I am a beginner to financial mathematics, and my lecturer asked me to ponder about how volatility may affect the value of an option (as a function of spot price). For example, if an option had a (daily) volatility of 1%, how would the option value look like say 5 days before expiry? So far, the only quantity I know which can affect the value time-wise is interest rate - an extra factor of $\text{e}^{-rt}$ needs to be applied, and the step-function becomes slightly curved. I haven't seen any resources which describe how volatility comes into play. Will greatly appreciate some explanation about this! (I have seen an upvoted question about volatility and binary options, but it’s quite out of my depth!)

  • $\begingroup$ This answer here might be helpful: it shows a diagram which has option pay-off as a function of Volatility. $\endgroup$ Nov 7, 2020 at 6:01

2 Answers 2


The option payoff diagram for European Option will be exactly the same.

The intuitive reason that option value changes with volatility is that it changes the probability of winning the jackpot.

Think about it, options provide you downside protection. So, for example, when the stock is volatile, it has a higher probability of getting to a high price. If you held a call option, you got the jackpot. If the stock dropped, you don't care how much it drop below the strike price. It kind of creates an asymmetry of risk and benefit.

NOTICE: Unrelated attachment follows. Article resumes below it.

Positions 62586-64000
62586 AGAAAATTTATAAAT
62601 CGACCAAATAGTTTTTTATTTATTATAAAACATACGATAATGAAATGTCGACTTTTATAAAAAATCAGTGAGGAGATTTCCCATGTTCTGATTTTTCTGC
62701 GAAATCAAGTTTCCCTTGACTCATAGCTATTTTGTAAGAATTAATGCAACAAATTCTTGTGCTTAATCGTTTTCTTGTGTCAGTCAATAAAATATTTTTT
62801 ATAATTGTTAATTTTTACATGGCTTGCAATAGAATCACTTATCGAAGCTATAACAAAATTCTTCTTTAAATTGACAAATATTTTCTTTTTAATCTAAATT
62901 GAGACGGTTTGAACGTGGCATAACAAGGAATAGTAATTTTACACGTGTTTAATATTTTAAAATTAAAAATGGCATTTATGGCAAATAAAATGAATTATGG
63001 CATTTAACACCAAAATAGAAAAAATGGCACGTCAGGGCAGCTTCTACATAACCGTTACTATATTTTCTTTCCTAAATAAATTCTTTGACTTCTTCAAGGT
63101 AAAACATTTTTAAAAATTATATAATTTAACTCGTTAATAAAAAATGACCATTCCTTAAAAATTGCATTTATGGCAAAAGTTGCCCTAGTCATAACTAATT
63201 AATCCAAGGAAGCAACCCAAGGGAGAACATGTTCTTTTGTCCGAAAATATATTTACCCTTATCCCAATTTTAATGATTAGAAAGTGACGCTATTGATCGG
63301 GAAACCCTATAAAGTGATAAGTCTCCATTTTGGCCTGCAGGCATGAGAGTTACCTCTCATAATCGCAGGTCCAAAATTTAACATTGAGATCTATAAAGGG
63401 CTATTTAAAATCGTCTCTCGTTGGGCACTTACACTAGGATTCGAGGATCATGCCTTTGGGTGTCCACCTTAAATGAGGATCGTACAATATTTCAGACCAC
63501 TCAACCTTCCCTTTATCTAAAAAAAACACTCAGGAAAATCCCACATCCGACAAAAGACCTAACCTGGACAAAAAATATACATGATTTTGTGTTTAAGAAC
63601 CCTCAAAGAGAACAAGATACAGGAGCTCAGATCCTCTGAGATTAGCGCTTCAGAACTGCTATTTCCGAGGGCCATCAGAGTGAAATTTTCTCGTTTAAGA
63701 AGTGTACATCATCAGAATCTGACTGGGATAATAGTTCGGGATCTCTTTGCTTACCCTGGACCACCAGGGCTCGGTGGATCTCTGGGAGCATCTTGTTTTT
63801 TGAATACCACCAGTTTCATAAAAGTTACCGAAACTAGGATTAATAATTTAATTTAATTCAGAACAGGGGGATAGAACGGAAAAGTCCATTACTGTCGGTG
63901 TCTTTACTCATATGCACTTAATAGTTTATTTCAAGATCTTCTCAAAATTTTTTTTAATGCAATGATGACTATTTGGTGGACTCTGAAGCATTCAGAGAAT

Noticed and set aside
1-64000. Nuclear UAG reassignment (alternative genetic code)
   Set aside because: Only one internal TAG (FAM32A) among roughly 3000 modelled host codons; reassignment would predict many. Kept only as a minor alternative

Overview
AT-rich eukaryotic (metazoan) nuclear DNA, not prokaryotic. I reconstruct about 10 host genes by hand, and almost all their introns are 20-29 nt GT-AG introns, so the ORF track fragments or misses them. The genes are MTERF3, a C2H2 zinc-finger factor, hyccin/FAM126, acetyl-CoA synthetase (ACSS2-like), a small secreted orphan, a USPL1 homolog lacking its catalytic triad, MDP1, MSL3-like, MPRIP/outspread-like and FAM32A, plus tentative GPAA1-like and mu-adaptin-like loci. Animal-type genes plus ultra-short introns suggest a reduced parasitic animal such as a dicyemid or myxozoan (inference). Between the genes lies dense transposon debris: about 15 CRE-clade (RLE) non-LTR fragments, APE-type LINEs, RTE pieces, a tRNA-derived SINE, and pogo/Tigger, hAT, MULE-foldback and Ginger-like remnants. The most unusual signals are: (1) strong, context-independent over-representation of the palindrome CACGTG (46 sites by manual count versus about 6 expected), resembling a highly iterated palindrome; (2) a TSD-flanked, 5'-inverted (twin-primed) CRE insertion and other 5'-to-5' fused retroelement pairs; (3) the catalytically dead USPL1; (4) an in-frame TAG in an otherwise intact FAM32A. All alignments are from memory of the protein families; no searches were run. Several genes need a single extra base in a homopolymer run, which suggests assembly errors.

Of course, there is no free lunch in derivative markets, it makes option with high underlying volatility worth more and priced higher.


Have you reviewed the Black Scholes formulae? For a given spot price, volatility is back-calculated based on options premium that investors are willing to pay.

Given constant volatility as you suggest, the option value will decay as it gets close to the expiration. In other words, an option at a strike price equal to spot price, will have an intrinsic value 5 days from expiration (this is the option premium that an investor is willing to bet on the price of the underlying asset at expiration). Simply put, this premium is dependent on 1)volatility and 2)the time left to expiration. At expiration, the time remaining goes to zero, so the intrinsic value also becomes zero ie an option at strike price =spot price will have zero value. HTH

  • $\begingroup$ Hi, thanks for your answer; is this decay exponential as well? Does it follow a similar form to e^-rt? The BS formula isn’t working too intuitively for me (I see the normal CDFs involved but this doesn’t seem like a time evolution) $\endgroup$
    – user107224
    Nov 7, 2020 at 2:11
  • $\begingroup$ No it is a $\sqrt T$ type of thing, not exponential. $\endgroup$
    – nbbo2
    Nov 7, 2020 at 11:20

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